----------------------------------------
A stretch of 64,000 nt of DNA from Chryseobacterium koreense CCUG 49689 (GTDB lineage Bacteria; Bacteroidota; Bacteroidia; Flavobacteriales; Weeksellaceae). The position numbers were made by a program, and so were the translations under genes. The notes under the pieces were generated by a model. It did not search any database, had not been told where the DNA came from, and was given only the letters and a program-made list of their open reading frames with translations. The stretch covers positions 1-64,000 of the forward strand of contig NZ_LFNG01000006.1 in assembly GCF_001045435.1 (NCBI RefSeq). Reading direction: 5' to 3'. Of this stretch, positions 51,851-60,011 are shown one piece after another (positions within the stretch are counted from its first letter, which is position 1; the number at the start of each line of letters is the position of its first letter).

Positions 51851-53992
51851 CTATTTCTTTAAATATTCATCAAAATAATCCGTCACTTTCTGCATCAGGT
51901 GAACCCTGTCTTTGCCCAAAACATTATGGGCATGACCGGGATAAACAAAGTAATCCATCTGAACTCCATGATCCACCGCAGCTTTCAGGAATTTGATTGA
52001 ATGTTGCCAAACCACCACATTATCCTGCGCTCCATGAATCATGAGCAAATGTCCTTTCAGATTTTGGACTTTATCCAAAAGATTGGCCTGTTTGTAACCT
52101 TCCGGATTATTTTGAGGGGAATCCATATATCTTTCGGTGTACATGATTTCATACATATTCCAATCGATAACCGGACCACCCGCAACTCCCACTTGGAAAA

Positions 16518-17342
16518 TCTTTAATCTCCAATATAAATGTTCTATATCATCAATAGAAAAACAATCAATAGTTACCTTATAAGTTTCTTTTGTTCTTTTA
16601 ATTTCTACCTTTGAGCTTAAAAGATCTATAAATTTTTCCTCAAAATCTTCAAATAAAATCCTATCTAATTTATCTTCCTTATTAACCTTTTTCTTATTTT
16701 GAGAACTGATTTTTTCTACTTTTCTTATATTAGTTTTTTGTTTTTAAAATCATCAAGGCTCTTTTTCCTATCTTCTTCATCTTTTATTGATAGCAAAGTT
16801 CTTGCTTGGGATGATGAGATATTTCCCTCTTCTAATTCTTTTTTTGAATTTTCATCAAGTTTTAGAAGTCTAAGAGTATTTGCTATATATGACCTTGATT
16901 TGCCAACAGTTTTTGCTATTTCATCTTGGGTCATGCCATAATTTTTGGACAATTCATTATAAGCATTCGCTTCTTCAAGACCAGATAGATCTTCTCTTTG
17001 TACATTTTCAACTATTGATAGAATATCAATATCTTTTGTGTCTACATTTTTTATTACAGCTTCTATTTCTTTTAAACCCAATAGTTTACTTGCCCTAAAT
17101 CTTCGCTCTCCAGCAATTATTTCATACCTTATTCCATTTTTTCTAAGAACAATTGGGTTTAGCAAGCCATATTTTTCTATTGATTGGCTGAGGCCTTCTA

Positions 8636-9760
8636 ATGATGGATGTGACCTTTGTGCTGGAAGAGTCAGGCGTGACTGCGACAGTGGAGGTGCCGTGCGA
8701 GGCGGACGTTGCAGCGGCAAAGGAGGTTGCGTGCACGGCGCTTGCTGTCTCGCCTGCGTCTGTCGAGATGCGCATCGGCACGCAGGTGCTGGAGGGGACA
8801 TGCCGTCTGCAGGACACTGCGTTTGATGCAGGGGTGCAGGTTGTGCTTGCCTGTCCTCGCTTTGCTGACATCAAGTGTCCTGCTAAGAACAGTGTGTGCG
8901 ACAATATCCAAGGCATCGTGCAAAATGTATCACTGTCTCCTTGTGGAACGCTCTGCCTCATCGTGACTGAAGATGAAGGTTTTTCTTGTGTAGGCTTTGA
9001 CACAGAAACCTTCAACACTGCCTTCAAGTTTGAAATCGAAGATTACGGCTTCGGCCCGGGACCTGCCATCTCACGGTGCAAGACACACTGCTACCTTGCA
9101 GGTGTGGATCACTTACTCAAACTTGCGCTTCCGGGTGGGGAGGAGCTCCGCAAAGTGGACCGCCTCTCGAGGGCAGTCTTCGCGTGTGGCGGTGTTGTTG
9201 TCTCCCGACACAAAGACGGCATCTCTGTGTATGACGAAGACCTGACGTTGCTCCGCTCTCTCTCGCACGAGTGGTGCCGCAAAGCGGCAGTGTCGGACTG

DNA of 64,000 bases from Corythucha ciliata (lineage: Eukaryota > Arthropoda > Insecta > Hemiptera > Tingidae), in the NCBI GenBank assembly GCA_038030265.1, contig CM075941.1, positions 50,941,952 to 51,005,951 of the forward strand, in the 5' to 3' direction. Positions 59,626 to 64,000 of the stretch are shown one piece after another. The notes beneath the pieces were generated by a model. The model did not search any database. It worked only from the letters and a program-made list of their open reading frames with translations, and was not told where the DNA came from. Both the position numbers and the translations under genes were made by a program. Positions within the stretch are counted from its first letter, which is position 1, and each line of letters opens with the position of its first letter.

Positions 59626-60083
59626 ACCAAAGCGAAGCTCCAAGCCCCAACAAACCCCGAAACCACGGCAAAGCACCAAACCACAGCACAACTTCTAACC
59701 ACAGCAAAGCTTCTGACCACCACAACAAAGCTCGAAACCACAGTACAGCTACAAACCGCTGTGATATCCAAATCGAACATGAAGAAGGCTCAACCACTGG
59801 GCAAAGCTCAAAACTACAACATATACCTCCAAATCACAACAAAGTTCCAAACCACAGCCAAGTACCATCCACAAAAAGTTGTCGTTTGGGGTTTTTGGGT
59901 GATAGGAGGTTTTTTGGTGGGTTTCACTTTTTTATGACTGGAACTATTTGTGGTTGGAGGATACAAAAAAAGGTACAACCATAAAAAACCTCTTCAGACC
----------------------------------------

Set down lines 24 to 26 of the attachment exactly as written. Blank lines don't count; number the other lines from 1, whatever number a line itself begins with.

Positions 59626-60083
59626 ACCAAAGCGAAGCTCCAAGCCCCAACAAACCCCGAAACCACGGCAAAGCACCAAACCACAGCACAACTTCTAACC
59701 ACAGCAAAGCTTCTGACCACCACAACAAAGCTCGAAACCACAGTACAGCTACAAACCGCTGTGATATCCAAATCGAACATGAAGAAGGCTCAACCACTGG